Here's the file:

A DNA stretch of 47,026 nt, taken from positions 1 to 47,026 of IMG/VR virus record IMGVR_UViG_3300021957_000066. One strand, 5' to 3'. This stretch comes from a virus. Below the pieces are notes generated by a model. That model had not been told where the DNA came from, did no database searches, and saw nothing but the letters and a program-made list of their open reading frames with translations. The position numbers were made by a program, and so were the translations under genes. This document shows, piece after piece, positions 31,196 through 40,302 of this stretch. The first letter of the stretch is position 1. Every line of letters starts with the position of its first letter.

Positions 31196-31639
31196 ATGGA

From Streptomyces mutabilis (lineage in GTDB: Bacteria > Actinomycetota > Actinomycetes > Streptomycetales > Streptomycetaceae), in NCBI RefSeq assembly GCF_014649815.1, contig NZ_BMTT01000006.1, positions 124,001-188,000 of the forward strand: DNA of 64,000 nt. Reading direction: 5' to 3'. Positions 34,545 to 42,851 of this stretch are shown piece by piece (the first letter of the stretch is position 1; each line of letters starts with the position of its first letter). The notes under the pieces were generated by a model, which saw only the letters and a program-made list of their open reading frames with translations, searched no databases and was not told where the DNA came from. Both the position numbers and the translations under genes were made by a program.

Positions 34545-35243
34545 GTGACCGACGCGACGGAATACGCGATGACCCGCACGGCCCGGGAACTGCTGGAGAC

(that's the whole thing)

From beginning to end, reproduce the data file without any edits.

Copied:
A DNA stretch of 47,026 nt, taken from positions 1 to 47,026 of IMG/VR virus record IMGVR_UViG_3300021957_000066. One strand, 5' to 3'. This stretch comes from a virus. Below the pieces are notes generated by a model. That model had not been told where the DNA came from, did no database searches, and saw nothing but the letters and a program-made list of their open reading frames with translations. The position numbers were made by a program, and so were the translations under genes. This document shows, piece after piece, positions 31,196 through 40,302 of this stretch. The first letter of the stretch is position 1. Every line of letters starts with the position of its first letter.

Positions 31196-31639
31196 ATGGA

From Streptomyces mutabilis (lineage in GTDB: Bacteria > Actinomycetota > Actinomycetes > Streptomycetales > Streptomycetaceae), in NCBI RefSeq assembly GCF_014649815.1, contig NZ_BMTT01000006.1, positions 124,001-188,000 of the forward strand: DNA of 64,000 nt. Reading direction: 5' to 3'. Positions 34,545 to 42,851 of this stretch are shown piece by piece (the first letter of the stretch is position 1; each line of letters starts with the position of its first letter). The notes under the pieces were generated by a model, which saw only the letters and a program-made list of their open reading frames with translations, searched no databases and was not told where the DNA came from. Both the position numbers and the translations under genes were made by a program.

Positions 34545-35243
34545 GTGACCGACGCGACGGAATACGCGATGACCCGCACGGCCCGGGAACTGCTGGAGAC